03 May Arbitration and Mediation – What is the Difference and Why it Matters
Not every legal fight winds up in a courtroom – in fact, only a very small percentage of cases ever go to trial. Many disagreements can be resolved through the alternate dispute resolution methods of arbitration and mediation. These two processes are designed to help parties resolve their legal disputes without going through the often expensive and time-consuming litigation process.
Unfortunately, the average person has little to no experience with arbitration and mediation, and the terms themselves can often cause confusion. Not only that, but the processes involved can be intimidating, especially when an unknowing consumer goes up against large financial organization. To help you get a better understanding of these processes and how they work, let’s take a closer look at arbitration, mediation, and why they matter.
Alternate Dispute Resolution
Often referred to as ADR, both alternate dispute resolution methods share several similar characteristics. In general, both processes are designed to help avoid having to go to court, but they also provide significant benefits, such as:
- Neutral Third-party Involvement. Both ADR forms use a third party to help resolve or settle the dispute. These third parties, called mediators or arbitrators, are supposed to remain neutral throughout the process, much like a judge must remain neutral in a trial. This neutrality, however, is not always something you can count on.
- Confidentiality. Mediation and arbitration aren’t public hearings, much like most trials. The parties can meet, negotiate, and come to an agreement in private. This also means, however, that the terms of the settlement will have to remain private as well.
- Cost Effectiveness. Arbitration and mediation are both usually much less expensive than litigation. The ADR process is also quicker, allowing the parties to resolve their differences more quickly than they would if they had to go to trial.
In North Carolina, every superior court case has to go through mediation before it can go to trial. Most Federal cases and many bankruptcy litigation cases are ordered to mediation as well. And in any dispute, whether or not a lawsuit has been filed, the parties can agree to mediate their dispute.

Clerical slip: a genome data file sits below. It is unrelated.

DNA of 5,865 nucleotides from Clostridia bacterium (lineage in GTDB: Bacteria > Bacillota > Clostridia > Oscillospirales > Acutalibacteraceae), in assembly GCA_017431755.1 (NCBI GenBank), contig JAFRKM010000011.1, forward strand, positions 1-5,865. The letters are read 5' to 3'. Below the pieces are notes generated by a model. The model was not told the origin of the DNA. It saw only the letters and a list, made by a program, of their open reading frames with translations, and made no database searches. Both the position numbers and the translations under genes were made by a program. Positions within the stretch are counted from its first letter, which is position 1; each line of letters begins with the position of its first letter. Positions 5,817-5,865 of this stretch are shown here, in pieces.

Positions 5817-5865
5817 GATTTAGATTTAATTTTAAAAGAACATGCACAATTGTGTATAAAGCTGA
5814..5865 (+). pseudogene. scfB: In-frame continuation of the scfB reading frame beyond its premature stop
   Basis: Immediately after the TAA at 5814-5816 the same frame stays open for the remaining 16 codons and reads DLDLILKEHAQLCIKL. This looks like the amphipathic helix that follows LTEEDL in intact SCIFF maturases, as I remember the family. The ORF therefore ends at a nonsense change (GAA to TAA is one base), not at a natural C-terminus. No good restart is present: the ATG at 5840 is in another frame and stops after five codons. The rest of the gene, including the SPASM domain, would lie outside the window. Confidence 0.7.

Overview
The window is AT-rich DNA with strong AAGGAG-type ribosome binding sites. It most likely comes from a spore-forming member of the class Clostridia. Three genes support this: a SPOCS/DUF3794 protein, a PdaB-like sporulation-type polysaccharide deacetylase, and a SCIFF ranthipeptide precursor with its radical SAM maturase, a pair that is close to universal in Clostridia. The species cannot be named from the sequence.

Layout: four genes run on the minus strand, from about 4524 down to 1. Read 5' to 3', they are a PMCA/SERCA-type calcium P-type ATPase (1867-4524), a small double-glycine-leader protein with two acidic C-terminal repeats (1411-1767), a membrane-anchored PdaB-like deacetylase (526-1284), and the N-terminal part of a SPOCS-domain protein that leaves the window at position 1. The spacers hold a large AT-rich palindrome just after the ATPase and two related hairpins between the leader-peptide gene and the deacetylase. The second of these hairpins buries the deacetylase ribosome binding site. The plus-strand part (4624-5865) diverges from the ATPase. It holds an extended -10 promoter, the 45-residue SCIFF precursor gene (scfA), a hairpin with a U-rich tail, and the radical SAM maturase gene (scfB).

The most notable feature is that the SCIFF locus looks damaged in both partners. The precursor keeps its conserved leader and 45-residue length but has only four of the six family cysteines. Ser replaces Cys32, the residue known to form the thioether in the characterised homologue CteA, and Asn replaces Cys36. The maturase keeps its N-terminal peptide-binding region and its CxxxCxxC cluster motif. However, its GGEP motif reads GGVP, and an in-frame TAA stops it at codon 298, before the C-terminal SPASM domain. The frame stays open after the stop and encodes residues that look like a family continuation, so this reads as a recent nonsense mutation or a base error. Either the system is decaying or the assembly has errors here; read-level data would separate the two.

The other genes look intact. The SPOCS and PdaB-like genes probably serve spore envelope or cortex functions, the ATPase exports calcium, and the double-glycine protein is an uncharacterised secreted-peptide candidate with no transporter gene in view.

It can be useful to think of the mediation process as something akin to family counseling. The process involves a neutral third-party, called a mediator, who listens to the dispute between the two sides. The mediator is usually a lawyer, or sometimes a retired judge, and mediators are required to go through extensive training before they can be certified. The parties involved in the conflict meet with one another in the mediator’s presence and discuss the issues surrounding the dispute.
The mediator can offer suggestions to help the two sides come to an agreement, but doesn’t have any authority to compel the parties to do anything. The mediator is not there to place blame, but rather, to give each side the chance to air their grievances in a private setting, and then try to come to a mutually agreeable outcome.
Mediation is flexible, informal, and non-binding. Either side can walk away from the mediation process at any time, and the mediator has no authority to force them to stay or come to an agreement. Even if the mediator suggests a resolution, the two sides have no obligation to accept it.
Arbitration is a more formal process than mediation. In an arbitration setting, the two sides present their arguments before an arbitrator. Much like two sides in a lawsuit presenting their cases before a judge, the arbitrator is there to act as a neutral referee.
The arbitrator’s role is substantially different than that of the mediator in the mediation process. In an arbitration hearing, the arbitrator has the authority to make a binding final decision. In much the same way that a judge issues a ruling in a lawsuit that goes to trial, the arbitrator will review the case and issue a ruling or decision with which both parties must comply.
This is the most important difference between mediation and arbitration. An arbitrator makes a final decision about your case, while a mediator does not.
Why Arbitration and Mediation Matter
Knowing how arbitration and mediation differ is important, but knowing when these processes apply is vital. According to at least one survey, about 98 percent of banks use contracts that contain arbitration clauses. About 66 percent of consumer checking account agreements contain mandatory arbitration clauses, though the average American would be hard pressed to tell you what this process entails.
To make the situation even more complicated, some banks that use these clauses hire their own arbitrators Even though the arbitrator is supposed to be neutral, the bank is essentially the arbitrator’s client. If the arbitrator rules against the employer too often, how long do you think the bank will retain that arbitrator’s services?
In other words, arbitration can be remarkably unfair to the consumer, and many consumers can be completely overwhelmed by the process.
If you’re wondering how arbitration and mediation works, what your options are, or what you need to do if you’re currently going through the alternate dispute resolution process, feel free to contact our office for help.